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Ecological and evolutionary implications of spatial heterogeneity during the off‐season for a wild plant pathogen

Tack, Ayco J. M., Laine, Anna‐Liisa
The new phytologist 2014 v.202 no.1 pp. 297-308
Plantago lanceolata, Podosphaera, evolution, growing season, host plants, humans, islands, overwintering, parasites, plant pathogens, spring, surveys, wild plants, wildlife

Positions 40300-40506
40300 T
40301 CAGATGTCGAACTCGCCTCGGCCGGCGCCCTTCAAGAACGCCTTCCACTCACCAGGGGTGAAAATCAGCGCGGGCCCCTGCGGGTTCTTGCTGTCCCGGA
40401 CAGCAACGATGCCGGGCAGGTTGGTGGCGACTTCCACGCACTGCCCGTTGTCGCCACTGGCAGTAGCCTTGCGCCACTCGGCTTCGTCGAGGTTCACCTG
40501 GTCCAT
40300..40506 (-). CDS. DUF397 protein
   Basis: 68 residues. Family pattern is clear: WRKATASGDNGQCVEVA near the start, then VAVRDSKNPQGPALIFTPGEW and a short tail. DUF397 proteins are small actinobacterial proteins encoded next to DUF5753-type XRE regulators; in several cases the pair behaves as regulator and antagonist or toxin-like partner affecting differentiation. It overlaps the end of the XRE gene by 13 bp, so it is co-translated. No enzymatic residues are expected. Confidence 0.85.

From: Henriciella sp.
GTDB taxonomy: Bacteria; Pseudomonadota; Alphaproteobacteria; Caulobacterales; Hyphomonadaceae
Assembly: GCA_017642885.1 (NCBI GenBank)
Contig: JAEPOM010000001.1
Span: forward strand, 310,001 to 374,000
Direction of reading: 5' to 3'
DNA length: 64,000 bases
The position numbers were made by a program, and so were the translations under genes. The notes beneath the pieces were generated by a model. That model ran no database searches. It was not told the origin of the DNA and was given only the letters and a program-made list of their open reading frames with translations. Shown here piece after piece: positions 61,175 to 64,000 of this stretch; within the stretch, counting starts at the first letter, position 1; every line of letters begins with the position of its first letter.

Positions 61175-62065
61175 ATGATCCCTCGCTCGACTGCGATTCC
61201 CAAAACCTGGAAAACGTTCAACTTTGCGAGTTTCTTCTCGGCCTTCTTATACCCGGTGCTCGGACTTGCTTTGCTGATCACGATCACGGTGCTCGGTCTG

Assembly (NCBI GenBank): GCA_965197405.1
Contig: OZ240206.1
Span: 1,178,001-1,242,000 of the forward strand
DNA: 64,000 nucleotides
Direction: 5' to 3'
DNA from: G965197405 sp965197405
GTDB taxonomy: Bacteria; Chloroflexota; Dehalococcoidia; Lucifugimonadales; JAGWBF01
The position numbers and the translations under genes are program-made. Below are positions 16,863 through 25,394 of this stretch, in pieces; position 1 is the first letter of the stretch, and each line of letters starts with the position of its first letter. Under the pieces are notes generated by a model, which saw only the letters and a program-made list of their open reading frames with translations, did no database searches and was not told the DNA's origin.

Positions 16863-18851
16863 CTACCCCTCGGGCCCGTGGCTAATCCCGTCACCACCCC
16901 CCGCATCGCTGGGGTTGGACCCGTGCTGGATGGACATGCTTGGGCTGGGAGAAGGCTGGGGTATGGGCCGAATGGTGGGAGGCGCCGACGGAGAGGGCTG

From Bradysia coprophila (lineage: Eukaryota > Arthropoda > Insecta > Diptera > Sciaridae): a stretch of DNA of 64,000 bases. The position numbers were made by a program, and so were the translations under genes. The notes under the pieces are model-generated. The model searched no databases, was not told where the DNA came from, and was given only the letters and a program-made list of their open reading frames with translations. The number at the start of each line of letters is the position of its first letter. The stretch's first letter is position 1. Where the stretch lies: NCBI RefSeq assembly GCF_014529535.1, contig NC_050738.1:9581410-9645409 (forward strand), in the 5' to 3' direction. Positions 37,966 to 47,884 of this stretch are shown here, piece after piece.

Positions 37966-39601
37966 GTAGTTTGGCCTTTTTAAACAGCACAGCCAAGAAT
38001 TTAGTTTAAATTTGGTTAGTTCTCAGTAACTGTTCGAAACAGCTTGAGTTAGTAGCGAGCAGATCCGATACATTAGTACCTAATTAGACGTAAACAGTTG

While recent studies have elucidated many of the factors driving parasite dynamics during the growing season, the ecological and evolutionary dynamics during the off‐season (i.e. the period between growing seasons) remain largely unexplored. We combined large‐scale surveys and detailed experiments to investigate the overwintering success of the specialist plant pathogen Podosphaera plantaginis on its patchily distributed host plant Plantago lanceolata in the Åland Islands. Twelve years of epidemiological data establish the off‐season as a crucial stage in pathogen metapopulation dynamics, with c. 40% of the populations going extinct during the off‐season. At the end of the growing season, we observed environmentally mediated variation in the production of resting structures, with major consequences for spring infection at spatial scales ranging from single individuals to populations within a metapopulation. Reciprocal transplant experiments further demonstrated that pathogen population of origin and overwintering site jointly shaped infection intensity in spring, with a weak signal of parasite adaptation to the local off‐season environment. We conclude that environmentally mediated changes in the distribution and evolution of parasites during the off‐season are crucial for our understanding of host–parasite dynamics, with applied implications for combating parasites and diseases in agriculture, wildlife and human disease systems.